Performance at Age 14 Highest
Quartile Lowest Quartile
at Age 5 at
Age 5 Age 14 Age 14
Above Median Below Median Mathematics
87 91 Reading
94 85
NZ Council for Educational Research
23
05-178
Literacy Levels for the Population Ages 16 to 65
USA
Prose
Document
Quantitative
Percent
Level
NALS, p. 17, 2002
24
09-172
Literacy Levels and Wages - USA
800
Prose
Document
Quantitative
600
Weekly Wages
400
200
1
2
3
4
5
Level
NALS, p. 66, 2002
25
05-173
Literacy Levels (Quantitative) and Physical,
Mental or Other Health Conditions USA
Health Problems
Mental or Emotional Problems
Long-term Illness
Percent
Level
NALS, p. 44, 2002
26
04-147
Life Expectancy Literacy
80
78
76
Life Expectancy at Birth
74
72
70
60
40
100
20
0
80
Percent at Levels 1 and 2
OECD
27
DEVELOPMENTAL NEUROBIOLOGY
28
08-039
Neurobiology The Brain
Your brain is not just produced by your
genes. Your brain is sculpted by a lifetime of
experiences. The most important time in brain
development is the first few years of life.
Kolb, U Lethbridge
29
08-026
What is experience?
Everything that you encounter both pre- and
postnatally as well as in adulthood Examples
sounds, touch, light, smell, food, thoughts,
alcohol and drugs, injury, disease
Kolb, U Lethbridge
30
04-039
Two Neurons
RECIPIENT NEURON
Axon
Synapse
SIGNAL-SENDING NEURON
Dendrite
31
08-081
All the neurons have the same DNA. How do the
100 Billion neurons in the brain differentiate
for their diverse functions?
32
07-169
Environment Affects Normal Gene Function Nature
and Nurture
Epigenetics MicroRNAs
33
09-160
Methylation of DNA and Acetylation of Histones
Gene switched on Unmethylated cytosine Acetylated
histones
Gene switched off Methylated DNA
cytosine Deacetylated histones
34
05-056
Individual differences in stress reactivity of
the adult are determined by maternal behaviour
during infancy
HIGH LG
LOW LG
Development of Stress Reactivity
Increased Stress Reactivity Increased Risk for
Heart Disease, Type II Diabetes, Alcoholism,
Affective Disorders, Brain Aging, etc.
Modest Stress Reactivity Reduced Risk for
Disease
M. Szyf
35
09-114
Methylation of GR Gene and Behaviour - Rats
100
80
60
Cytosine Methylation
40
20
0
Low Maternal Care
Plentiful Maternal Care
Meaney Szyf
36
09-095
Methylation of DNA Maternal Diet and Phenotype -
Mice
100
Full methyl donor
Thymus
Liver
80
Kidney
Brain
60
Methylation Variant Agouti Gene
Some methyl donor
40
20
No methyl donor
Gilbert Epel, 2009
0
Yellow Fat
Mottled
Brown Thin
37
07-001
Early Experience and Brain Architecture and
Function
Affects gene expression and neural
pathways Shapes emotion, regulates temperament
and social development Shapes perceptual and
cognitive ability Shapes physical and mental
health and behaviour in adult life Shapes
physical activity (e.g. skiing, swimming,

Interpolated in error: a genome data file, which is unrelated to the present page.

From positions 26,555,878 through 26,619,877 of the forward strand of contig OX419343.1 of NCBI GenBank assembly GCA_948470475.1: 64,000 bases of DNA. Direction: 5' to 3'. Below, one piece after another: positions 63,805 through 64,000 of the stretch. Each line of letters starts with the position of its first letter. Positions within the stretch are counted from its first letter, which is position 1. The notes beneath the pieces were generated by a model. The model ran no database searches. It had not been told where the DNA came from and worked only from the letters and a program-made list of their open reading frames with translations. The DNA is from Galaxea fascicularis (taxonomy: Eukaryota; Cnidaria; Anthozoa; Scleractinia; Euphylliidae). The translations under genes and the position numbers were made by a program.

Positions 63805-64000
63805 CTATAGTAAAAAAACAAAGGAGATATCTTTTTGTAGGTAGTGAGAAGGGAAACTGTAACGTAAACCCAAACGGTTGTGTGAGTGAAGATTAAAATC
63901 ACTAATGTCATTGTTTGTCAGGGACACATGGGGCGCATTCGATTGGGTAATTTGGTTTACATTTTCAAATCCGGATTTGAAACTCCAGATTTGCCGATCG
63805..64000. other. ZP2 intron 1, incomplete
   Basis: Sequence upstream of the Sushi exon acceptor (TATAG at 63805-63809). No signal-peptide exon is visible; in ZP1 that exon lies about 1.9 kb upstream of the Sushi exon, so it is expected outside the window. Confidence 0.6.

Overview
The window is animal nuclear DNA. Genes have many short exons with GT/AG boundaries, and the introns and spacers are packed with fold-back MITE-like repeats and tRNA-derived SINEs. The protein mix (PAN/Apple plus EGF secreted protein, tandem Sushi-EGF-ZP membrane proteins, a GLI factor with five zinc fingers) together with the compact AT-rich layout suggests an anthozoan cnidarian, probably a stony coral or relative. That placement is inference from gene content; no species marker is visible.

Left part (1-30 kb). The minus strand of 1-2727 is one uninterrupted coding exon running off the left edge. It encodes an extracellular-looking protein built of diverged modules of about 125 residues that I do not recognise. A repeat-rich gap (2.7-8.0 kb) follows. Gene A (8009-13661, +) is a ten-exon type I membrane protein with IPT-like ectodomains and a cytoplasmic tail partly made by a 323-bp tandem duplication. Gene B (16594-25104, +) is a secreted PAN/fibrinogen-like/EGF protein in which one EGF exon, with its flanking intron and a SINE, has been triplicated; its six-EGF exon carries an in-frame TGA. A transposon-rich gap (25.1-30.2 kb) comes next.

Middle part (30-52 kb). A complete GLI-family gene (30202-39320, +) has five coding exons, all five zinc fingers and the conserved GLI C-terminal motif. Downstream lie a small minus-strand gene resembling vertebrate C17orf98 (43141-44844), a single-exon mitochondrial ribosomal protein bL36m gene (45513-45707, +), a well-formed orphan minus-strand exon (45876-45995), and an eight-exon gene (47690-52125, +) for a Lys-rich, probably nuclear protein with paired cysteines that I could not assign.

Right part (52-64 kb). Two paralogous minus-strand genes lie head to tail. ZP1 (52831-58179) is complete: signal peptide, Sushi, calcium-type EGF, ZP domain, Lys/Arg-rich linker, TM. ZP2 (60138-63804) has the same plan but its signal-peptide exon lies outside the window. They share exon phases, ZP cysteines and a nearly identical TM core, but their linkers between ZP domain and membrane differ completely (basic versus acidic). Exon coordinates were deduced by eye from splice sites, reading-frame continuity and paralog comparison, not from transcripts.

etc.) Shapes language and literacy
capability
38
03-116
THE EVIDENCE FROM EARLY CHILD DEVELOPMENT PROGRAMS
39
91-014
HIGH/SCOPE Perry Preschool - USA
Age 3 High Risk Children
Intervention Group vs. Control Group at age 45
Employment - twice as good
High School Completion 1/3 higher
Crime 40 less
Teenage Pregnancies 40 less
Drug Use Substantially Less
40
93-040
Mental Development of Undersized Children
(Low Height for Age) The Jamaican Study
110
children of
normal height
stimulation
supplement
105
develop-
stimulation
ment
100
quotient
supplement
95
control
90
baseline
6 mo
24 mo
12 mo
18 mo
Grantham-McGregor
41
02-068
Growth Retardation and Development
Jamaica
Stimulation and supplements normalized
development by 2 years
Age 11 - Benefits of stimulation still
present but not supplementation
42
08-031
A Natural Experiment Romanian Orphan Adoption
  • Children adopted into middle class homes after 8
    months in the orphanages show at 11 years in
    contrast to children adopted early
  • Abnormal brain development (small brain, low
    metabolic activity, abnormal EEG)
  • Social and cognitive problems (IQ loss)
  • 3. High vulnerability to behavioural problems
    (ADHD, aggression, quasi-autism)

Kolb, U Lethbridge
43
09-009
Bucharest Early Intervention Project Foster
parent care vs orphanage care
The children who were youngest when placed in
foster parent care are approaching normal, a
recovery that sadly does not seem to be occurring
in children first placed in foster care well
after the age of 2.
C. Nelson, The Bucharest Early Intervention
Project
44
04-153
Abecedarian Study Reading
Effect Size
Special Primary Grades
Preschool (4 mths to School)
Preschool Special Primary Grades
1.2
0.8
0.4
0
Age 8
Age 12
Age 15
Age 21
Age at Testing
Campbell Ramey, 2002
45
POPULATION STUDIES
46
02-061
Document Literacy
1994 1998, Ages 16 to 65
Level 1 and 2 Level 4 and 5

Sweden
23
34.0
Canada
42
23.0
Australia
43
17.0
United States
48
18.0
Chile
85
3.0
Mexico
84
1.7
OECD
47
06-114
Socioeconomic Gradients for Adult Document
Literacy Scores (16 to 65)
Mean Scores
350